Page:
Studies suggest kids can grasp emotions as early as 4 months. Babies show preference or interest by looking at something for a longer period of time. In a study, infants were shown images of different facial expressions – ex. expressions of anger, sadness, or joy – and most of them spent more time looking at the “happy” photos.
Many infants can tell the difference between how different emotions are expressed vocally by the age of 5 months. In another study, infants were shown one single facial expression, but the emotional tone of voice changed. They started looking at the photo again immediately after the change of voice. For example, the baby was looking at a picture and hearing a happy voice. They lost interest in the photo and started looking elsewhere. When the voice changed – i.e. became angry or sad, their focus returned to the picture, and vice versa.
Children are sensitive to emotional changes in a voice and it is never too early to establish positive discipline practices in a home. For nurturing social-emotional skills in infants and young toddlers, we highly recommend starting with our transformative Online Positive Parenting Course.
HOW DO I TEACH MY TODDLER TO EXPRESS FEELINGS?
There are special games in the Time-In ToolKit that you can play with your kids to help them recognize feelings and foster empathy. Games are an engaging way to teach kids social competence and skills so they feel comfortable expressing their feelings. This is important because negative feelings will tend to dominate in many facets of their life in the absence of adequately developed social skills.
For toddlers, “adequately developed social skills” means learning to play well with others, having the ability to show empathy, and being able to share things. Children at the age of two normally show empathy – for example, a child this age will pat a crying child on the back to comfort him.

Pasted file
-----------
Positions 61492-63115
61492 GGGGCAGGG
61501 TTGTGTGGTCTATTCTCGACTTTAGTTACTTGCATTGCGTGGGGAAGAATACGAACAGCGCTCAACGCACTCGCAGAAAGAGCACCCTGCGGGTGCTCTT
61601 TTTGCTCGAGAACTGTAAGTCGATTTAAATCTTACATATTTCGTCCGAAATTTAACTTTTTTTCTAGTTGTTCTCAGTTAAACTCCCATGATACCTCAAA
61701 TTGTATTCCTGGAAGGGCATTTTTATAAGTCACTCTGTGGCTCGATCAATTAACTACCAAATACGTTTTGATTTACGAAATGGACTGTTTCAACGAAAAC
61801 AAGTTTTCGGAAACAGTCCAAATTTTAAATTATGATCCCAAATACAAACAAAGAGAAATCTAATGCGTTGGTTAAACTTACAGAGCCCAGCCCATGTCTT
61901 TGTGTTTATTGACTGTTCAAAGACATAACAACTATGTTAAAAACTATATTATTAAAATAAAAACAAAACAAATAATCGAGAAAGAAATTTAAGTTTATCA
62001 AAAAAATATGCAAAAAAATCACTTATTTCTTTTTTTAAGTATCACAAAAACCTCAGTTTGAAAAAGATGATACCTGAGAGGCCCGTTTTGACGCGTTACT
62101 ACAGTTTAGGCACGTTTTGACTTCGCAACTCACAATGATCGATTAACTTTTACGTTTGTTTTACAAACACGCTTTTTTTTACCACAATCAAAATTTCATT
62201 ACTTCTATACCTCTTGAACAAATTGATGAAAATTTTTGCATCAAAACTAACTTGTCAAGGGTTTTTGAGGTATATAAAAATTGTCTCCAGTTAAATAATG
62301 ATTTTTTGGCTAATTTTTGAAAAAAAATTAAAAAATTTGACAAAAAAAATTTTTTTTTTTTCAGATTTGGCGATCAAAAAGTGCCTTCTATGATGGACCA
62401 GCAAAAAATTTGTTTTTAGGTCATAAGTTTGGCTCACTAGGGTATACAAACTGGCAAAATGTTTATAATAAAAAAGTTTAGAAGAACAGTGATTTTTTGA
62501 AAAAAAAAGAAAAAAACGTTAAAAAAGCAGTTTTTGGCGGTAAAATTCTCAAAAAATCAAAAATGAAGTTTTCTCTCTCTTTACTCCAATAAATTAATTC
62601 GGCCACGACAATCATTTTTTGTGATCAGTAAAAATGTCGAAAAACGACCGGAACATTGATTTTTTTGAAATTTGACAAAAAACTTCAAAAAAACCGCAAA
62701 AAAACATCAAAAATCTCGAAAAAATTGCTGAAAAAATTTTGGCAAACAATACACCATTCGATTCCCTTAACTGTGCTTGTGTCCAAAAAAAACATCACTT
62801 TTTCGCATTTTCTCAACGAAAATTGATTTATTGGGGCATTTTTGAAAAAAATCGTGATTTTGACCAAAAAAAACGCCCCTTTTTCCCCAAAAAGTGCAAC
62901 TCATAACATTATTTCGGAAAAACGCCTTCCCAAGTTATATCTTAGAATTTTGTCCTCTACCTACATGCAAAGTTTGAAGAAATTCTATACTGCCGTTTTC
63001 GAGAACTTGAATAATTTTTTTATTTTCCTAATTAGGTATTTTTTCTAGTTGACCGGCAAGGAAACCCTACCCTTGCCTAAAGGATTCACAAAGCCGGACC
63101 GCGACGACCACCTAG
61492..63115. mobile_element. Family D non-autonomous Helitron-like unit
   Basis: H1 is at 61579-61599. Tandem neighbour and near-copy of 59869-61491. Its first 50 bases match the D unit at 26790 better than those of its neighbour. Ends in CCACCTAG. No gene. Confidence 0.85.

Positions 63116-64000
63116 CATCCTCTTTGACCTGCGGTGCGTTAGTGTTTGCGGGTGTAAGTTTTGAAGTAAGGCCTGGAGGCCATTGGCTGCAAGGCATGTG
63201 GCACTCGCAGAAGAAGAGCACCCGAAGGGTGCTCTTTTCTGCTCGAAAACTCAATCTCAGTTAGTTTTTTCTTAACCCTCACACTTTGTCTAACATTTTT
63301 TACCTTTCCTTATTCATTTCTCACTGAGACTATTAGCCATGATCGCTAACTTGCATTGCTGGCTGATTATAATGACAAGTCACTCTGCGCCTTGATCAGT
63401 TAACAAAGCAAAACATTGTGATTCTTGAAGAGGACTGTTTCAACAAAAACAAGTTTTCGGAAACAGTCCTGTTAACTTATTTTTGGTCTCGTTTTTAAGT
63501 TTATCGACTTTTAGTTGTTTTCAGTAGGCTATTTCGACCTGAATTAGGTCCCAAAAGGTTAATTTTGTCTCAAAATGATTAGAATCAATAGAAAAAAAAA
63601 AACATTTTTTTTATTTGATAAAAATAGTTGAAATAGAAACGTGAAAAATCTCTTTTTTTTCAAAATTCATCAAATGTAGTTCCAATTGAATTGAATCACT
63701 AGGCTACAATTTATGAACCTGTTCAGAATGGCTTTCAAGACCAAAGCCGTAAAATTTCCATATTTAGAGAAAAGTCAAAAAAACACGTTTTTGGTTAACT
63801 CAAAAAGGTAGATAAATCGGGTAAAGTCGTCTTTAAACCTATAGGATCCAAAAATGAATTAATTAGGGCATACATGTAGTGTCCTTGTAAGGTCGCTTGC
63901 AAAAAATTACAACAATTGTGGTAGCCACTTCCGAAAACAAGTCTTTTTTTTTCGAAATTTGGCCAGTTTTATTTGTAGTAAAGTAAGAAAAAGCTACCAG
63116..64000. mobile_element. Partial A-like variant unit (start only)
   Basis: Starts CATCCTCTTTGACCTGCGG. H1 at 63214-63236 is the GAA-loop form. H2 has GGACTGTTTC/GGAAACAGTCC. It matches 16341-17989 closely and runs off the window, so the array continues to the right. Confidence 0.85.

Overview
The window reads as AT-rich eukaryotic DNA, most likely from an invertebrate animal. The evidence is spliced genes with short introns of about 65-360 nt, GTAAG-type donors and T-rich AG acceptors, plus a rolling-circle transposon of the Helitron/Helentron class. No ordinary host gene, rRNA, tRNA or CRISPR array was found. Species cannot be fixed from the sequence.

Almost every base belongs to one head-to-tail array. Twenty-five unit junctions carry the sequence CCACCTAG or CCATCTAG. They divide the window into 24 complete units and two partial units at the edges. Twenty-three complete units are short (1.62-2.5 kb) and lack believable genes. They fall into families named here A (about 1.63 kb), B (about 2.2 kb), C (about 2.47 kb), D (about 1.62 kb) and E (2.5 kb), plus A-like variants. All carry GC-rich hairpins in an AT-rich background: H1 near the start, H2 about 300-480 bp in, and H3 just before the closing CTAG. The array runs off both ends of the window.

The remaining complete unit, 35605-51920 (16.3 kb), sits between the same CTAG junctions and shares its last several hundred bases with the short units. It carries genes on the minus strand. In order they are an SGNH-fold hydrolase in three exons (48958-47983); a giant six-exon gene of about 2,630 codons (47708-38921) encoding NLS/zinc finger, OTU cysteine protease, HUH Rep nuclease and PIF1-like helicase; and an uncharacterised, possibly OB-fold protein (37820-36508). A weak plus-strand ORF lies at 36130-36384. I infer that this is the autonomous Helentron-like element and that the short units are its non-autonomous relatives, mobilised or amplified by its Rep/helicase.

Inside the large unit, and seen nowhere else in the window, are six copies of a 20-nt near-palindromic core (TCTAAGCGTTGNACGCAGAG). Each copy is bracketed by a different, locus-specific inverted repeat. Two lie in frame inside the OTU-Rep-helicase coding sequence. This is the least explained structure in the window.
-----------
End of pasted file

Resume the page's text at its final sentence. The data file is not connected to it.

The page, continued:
There are many things you can do to help your child develop social and emotional skills. Children learn by imitating, which is why parents are such important role models. If your child sees you being helpful, sharing things and feelings, and being grateful, they will imitate you. Eventually, they will develop a firm grasp of how to interact with others both at home and outside it. Playing a fun game with them and saying “please” and “thank you” with a smile is a nice start.
It is essential to praise your child when they demonstrate good social behavior. This way, they understand which forms of behavior are praiseworthy and encouraged. They also feel better about themselves. This plays an important role in fostering a sense of emotional competence and empathy. Children become more mindful and thoughtful if a positive climate is created at home, in which they can share their feelings without fear of punishment.
HOW DO YOU TEACH CALMING STRATEGIES?
It’s never a good idea to wait until a tantrum to begin teaching a calming strategy. Calming strategies are best taught at non-stressful times and through playing games. The My Calming Strategies Poster, which is part of the Time-In Toolkit, presents different strategies that will help children notice, name, share, and regulate their bodies and their minds.
Interacting with your child and allowing them to interact with peers is the best way to teach calming strategies and social competence.
We proudly ship worldwide, and orders leave our US warehouse within 1-3 business days. After you place an order, we will send you a tracking number along with delivery updates.
The recipient is responsible for any applicable duties, taxes, or fees. If you live in the UK, import fees on a kit have been as high as US$22. There are no import fees to AU and typically small fees to import into Canada.
Thank you! Email email@example.com if you have any other shipping questions. We are happy to help.